Bankruptcy Subsection

Presenting Evidence Electronically Training

If you never want to bring four bankers boxes of trial notebooks to court, never want to spend precious trial time getting a witness to the correct page of an exhibit, and never want to miss opportunities to use demonstrative exhibits to support your case, presenting evidence electronically may be your solution. Come to one of the three free trainings to see how presenting evidence electronically can help you.

Location: Courtroom D, U.S. Bankruptcy Court
Date: Feb. 13 and March 13, 2015
Time: 10 to 11 a.m.
Attendance is limited to 10 participants per session.

Presenting exhibits electronically can make trial preparation easier and less expensive, and it can make trial presentation quicker and more visually engaging. See the court’s new electronic evidence presentation system with an iPad™ and Trialpad™ in a short mock examination to highlight the features of the new courtroom system, the benefits of presenting evidence electronically, and select evidentiary issues for electronic exhibits. Attendees can test an example iPad with Trialpad or can bring their devices to test and try. Please email jlafrenz@cobar.org to register.

Financial Institutions Subsection

EB-5 Financing and Foreign Investors: An Investment Capital Program on the Rise
Wednesday, Feb. 18, noon to 1 p.m (option to purchase lunch)

Co-sponsored by the Financial Institutions Subsection of the CBA Business Law Section

Gil Rosenthal will provide an overview of the increasingly popular EB-5 immigrant investor program established by Congress in 1990 to create jobs and to attract investment capital to the U.S. In 2014, total EB-5 visa usage reached the annual maximum for the first time. Mr. Rosenthal will provide you with the basics of the program along with its history, recent developments, regional centers, and legal issues.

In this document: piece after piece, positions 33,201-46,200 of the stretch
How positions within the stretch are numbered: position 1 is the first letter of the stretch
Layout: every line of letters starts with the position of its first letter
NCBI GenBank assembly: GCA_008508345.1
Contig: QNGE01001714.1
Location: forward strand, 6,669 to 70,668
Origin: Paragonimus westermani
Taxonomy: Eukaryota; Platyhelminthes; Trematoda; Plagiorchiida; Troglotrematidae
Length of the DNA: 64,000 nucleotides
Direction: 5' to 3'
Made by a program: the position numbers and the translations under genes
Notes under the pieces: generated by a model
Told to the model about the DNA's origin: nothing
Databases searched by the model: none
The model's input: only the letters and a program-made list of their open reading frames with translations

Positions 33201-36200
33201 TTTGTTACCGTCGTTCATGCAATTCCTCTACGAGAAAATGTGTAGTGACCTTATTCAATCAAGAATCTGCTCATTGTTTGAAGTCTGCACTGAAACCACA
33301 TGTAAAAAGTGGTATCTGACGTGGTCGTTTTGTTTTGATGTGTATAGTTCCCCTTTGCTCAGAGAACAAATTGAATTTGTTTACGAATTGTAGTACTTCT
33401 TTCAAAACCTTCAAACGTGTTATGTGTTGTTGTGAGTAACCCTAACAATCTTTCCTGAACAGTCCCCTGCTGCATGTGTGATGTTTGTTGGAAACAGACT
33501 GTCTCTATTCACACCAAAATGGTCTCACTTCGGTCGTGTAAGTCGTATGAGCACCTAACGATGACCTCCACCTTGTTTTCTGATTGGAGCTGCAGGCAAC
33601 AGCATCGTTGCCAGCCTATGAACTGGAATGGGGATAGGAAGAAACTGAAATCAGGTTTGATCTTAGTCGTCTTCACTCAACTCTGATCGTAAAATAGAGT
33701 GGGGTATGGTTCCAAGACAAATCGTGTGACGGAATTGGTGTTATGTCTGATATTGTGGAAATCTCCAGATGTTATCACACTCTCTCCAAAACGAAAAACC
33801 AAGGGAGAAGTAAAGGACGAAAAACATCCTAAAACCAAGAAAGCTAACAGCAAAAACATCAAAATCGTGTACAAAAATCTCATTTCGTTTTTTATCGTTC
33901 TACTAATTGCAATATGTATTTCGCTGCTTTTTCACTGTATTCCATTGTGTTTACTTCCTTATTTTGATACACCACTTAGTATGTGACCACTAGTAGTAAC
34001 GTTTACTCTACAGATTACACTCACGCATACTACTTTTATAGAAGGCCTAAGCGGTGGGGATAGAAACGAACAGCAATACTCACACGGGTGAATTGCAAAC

Faculty: Gil B. Rosenthal, Esq., Kutak Rock, LLP

The program will be held at the CBA-CLE offices, 1900 Grant Street, Suite 300, Denver. This program is offered for 1 general CLE credit, including 1 ethics credit. Learn more and register online.

Save the Date: March Financial Institutions Subsection Program—Wednesday, March 18.

International Transactions Subsection

Save the Date: International Transactions Subsection Luncheon Program—Tuesday, March 10.

Mergers & Acquisitions Subsection

2014 and 2015: What Did the Investment Bankers See, and What Do They Expect in the M&A World
Tuesday, Feb. 3, 8 to 9:30 a.m.

Co-sponsored by the M&A Subsection of the CBA Business Law Section

Join us for this annual event as investment bankers from five of Denver’s investment banking firms discuss their thoughts on what they expected to see in the M&A world in 2014, what they actually saw in 2014 and what they expect to see in 2015. The panel will provide their insights on the M&A market, trends they are seeing in structuring and negotiating M&A transactions, legal issues they are seeing arise in M&A transactions, particular trends they are seeing in the Colorado M&A market, and their expectations going forward in 2015.